For some reason, the local media seemed to be infatuated over a bad question to members of the Cleveland Browns offensive line they knew was not going to be answered directly and one they already knew the answer. Scott Petrak of the Elyria Chronicle-Telegram and Medina Gazette asked Alex Mack and others whether or not Lions defensive tackle was a dirty player. Mack came out and said he was not going to answer it. That for some reason was something seemingly every member of the media decided was worth tweeting out and some have decided to take further. If they want, I can give them a list of questions that everyone already knows the answer to but will not get a straight answer from Browns players.
Suh is a dirty player. He just is. The evidence against him is overwhelming and indefensible. Suh is constantly asked about it, including by these same members of the media on a conference call earlier this week. Suh’s response is always the same. He does not care what people think and he has no plans to change. Evidently, that is not enough. In some kind of boring social experiment, this question they already knew the answer to needed to be asked of the players, who were not going to take it on directly.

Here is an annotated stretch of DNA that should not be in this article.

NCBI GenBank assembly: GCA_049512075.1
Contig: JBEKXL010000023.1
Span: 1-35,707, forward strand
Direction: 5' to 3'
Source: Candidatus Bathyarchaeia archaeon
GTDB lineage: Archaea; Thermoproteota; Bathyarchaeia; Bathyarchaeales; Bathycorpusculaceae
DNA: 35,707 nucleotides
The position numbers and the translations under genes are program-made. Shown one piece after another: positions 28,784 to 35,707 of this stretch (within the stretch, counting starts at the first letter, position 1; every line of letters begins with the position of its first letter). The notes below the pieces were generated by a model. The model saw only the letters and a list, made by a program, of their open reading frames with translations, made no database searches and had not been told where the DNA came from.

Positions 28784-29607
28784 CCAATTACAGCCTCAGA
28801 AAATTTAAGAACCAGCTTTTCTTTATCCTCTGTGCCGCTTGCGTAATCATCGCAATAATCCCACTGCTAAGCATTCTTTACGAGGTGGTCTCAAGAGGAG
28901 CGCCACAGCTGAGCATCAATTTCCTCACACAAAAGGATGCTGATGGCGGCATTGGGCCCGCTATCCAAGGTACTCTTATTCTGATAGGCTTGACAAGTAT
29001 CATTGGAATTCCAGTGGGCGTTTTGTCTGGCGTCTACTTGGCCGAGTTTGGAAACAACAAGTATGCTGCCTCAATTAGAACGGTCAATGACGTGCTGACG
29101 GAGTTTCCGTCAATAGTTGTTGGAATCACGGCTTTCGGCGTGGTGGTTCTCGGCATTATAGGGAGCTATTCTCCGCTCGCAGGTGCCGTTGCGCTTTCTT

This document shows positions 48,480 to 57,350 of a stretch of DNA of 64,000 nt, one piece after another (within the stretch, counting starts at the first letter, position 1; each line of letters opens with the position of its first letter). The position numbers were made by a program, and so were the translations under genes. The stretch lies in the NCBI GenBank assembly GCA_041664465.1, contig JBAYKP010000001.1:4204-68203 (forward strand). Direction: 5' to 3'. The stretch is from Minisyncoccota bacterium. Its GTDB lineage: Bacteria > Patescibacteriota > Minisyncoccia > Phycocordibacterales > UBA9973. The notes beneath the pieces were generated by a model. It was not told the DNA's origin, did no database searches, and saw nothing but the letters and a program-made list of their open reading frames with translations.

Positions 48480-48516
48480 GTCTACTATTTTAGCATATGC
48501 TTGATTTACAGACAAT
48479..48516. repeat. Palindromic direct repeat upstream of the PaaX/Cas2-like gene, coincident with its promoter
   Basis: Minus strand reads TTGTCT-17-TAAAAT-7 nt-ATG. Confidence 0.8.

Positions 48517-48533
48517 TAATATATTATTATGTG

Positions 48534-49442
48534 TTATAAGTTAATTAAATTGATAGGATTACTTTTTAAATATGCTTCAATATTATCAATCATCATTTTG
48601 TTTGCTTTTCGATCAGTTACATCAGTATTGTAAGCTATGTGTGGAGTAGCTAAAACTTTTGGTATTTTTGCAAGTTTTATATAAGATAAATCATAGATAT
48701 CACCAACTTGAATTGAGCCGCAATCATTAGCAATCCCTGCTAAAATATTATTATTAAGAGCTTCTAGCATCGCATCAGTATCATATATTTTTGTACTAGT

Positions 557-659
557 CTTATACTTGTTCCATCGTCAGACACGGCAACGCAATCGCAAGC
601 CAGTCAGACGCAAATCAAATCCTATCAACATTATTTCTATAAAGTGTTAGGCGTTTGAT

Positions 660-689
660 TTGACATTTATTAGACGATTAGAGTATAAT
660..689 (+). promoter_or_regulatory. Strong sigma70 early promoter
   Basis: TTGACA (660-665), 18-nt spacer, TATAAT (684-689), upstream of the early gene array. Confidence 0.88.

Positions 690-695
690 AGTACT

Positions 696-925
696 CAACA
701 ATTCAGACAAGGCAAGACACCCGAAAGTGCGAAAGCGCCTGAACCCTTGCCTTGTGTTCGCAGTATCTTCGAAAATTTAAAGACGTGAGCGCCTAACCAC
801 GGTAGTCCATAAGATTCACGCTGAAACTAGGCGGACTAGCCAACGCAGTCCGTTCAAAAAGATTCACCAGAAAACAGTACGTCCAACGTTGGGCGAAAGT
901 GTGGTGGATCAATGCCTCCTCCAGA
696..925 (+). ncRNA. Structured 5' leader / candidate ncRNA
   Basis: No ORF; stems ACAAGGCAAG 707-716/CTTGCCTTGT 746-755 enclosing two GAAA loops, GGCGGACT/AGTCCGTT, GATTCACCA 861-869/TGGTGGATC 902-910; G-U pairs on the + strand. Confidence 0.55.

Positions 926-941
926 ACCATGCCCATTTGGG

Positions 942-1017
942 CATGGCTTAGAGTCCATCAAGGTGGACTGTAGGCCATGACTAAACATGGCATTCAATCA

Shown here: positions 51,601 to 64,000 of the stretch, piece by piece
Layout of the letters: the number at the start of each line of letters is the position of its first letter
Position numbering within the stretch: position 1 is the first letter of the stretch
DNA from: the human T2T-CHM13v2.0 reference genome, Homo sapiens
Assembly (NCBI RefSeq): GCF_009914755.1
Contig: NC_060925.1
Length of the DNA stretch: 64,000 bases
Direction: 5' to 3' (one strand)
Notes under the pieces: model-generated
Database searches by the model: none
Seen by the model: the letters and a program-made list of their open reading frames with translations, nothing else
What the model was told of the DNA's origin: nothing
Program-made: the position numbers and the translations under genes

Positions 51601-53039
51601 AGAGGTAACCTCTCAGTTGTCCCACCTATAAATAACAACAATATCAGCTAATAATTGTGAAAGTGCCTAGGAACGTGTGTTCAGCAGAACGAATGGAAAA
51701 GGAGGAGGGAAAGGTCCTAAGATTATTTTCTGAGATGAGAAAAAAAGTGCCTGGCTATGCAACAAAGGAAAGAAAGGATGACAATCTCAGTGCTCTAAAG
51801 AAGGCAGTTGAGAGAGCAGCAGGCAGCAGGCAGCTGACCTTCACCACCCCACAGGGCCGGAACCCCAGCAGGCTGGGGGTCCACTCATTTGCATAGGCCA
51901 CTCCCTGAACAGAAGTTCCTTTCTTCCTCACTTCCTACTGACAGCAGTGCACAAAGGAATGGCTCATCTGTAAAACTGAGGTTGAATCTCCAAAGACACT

As inciteful as that type of journalism is, it is incredibly easy. Hey Alex (Mack), is Brandon Weeden the answer to the quarterback position? Hey Mitch (Schwartz), tell me your thoughts on Mack’s contract situation. What do you think they should pay Alex? Hey Brandon (Weeden), should the Browns draft a quarterback next year?
None of those questions are going to get a straight answer. The Patriots go through this on a weekly basis. They just happen to do it on an even more basic level. Their players and especially their head coach, Bill Belichick never answers anything. People like to notice it to laugh at it and the spectacle it creates at times, but it is certainly not anything newsworthy.
It was an attempt to bait players into saying something stupid or creating so called billboard material for the Lions. I have no idea who is sitting there wondering what any of these guys think about something that has been well established for a while now or why other media members think this is something interesting to discuss. Personally, I would be more interested in hearing what it takes to block players like Suh and Nick Fairley or what they do that makes them challenging to play against. That would offer far more insight and if any of these players want to take the natural leap to say they think Suh is a dirty player, it is right there for them.
Instead, Petrak takes the worst possible path that just annoys players and makes them not want to deal with the media. That is how the ‘local media’ in Cleveland and other places earns that kind of reputation for asking stupid questions and trying to get players in trouble. There are plenty of ways to give players an opportunity to say something potentially controversial without taking them straight to the issue, making it painfully obvious what is happening and highlighting the issue with neon signs. I would like to say these people are better than that, but well… they need to prove it.
Topics: Cleveland Browns